Print Version

Home   News   Sports   Social   Obituaries   Events   Letters
Looking Back     Health Jewels    Stitch in Time

End of Boundary Volunteer Ambulance?

August 15, 2013
By Idaho state law, each of the 44 counties in the state are required to provide ambulance service. For 47 years, the county didn't have to think of it Boundary Volunteer Ambulance did the job for a pittance. It was service the volunteers have long been proud of, but BVA fears their dedication, and service, may be at an end.

In 2011, at BVA's behest, an ambulance taxing district was formed in Boundary County to bring to the county needed services it could not then provide as a separate and all volunteer organization. They knew they needed to do better; laws were changing. Even though they were volunteers, local EMTs faced the risk of lawsuit every time they they answered a call.

BVA asked, and was assured, that their long years of service would be remembered in the formation of this district.

Less than a year later, they fear the end has come, and that it's not the association, but the community that will suffer.

It appears to revolve around a single requirement and a contention over how best to provide: Advanced Life Support.

BVA is an Intermediate Life Support unit; they can  respond to all manner of medical situations in Boundary County, and carry them to Boundary Community Hospital, but they can't yet transport the most gravely ill to hospitals south.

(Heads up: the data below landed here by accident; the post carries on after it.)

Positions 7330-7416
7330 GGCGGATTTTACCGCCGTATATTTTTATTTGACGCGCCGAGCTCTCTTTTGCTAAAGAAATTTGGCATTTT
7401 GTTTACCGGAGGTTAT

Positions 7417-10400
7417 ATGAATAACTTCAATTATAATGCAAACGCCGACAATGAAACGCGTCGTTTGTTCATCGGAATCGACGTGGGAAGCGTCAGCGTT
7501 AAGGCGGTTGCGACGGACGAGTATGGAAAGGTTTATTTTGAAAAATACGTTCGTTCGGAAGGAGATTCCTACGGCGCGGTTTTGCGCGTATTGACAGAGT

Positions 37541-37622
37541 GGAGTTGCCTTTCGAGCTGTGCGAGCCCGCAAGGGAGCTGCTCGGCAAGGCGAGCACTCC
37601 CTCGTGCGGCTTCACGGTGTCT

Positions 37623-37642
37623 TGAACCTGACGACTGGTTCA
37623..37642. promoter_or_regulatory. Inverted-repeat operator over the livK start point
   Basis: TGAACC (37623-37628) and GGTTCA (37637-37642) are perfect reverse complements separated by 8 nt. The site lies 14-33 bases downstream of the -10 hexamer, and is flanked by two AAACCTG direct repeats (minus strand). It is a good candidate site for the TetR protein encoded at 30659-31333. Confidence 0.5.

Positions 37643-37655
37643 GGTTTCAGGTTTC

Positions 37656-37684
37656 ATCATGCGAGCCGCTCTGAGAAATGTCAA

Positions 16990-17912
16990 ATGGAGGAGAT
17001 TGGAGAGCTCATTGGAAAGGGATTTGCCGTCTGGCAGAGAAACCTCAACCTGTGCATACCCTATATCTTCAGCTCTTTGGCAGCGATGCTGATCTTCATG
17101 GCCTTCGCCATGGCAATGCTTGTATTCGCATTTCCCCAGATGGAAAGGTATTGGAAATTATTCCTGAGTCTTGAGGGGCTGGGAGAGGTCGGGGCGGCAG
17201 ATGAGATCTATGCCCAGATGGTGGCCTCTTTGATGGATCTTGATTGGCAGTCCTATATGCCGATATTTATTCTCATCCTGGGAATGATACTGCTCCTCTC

According to BVA Chief Ken Baker, that's a situation soon remidied.

On October 1, the contract with the county necessary to keep BVA alive is set to expire, and county commissioners, he fears, are tending precariously toward letting Boundary Volunteer Ambulance die.

An offer of a 2014 contract for $220,000, less than the tax money authorized, which would give BVA the capabilities needed to provide advanced life support and transport, he said, has not been approved; it appears, he said, that county commissioners seem to be favoring a full Bonner County contract, under which BVA turns ownership of its assets over to the county, letting Newport Ambulance take over operations here, at a considerably cost, under a contract with Bonner County, which by all accounts has a long and storied record of failure as regards EMS.

It might work. But local EMTs might no longer sit in a local ambulance at Badger football games, local rodeos, mudbogs or other events without charge.

And even though taxpayer funded, payable to Bonner County, there's no doubt that those unfortunate and needing an ambulance in Boundary County won't get a bill.
 Questions or comments about this article? Click here to e-mail!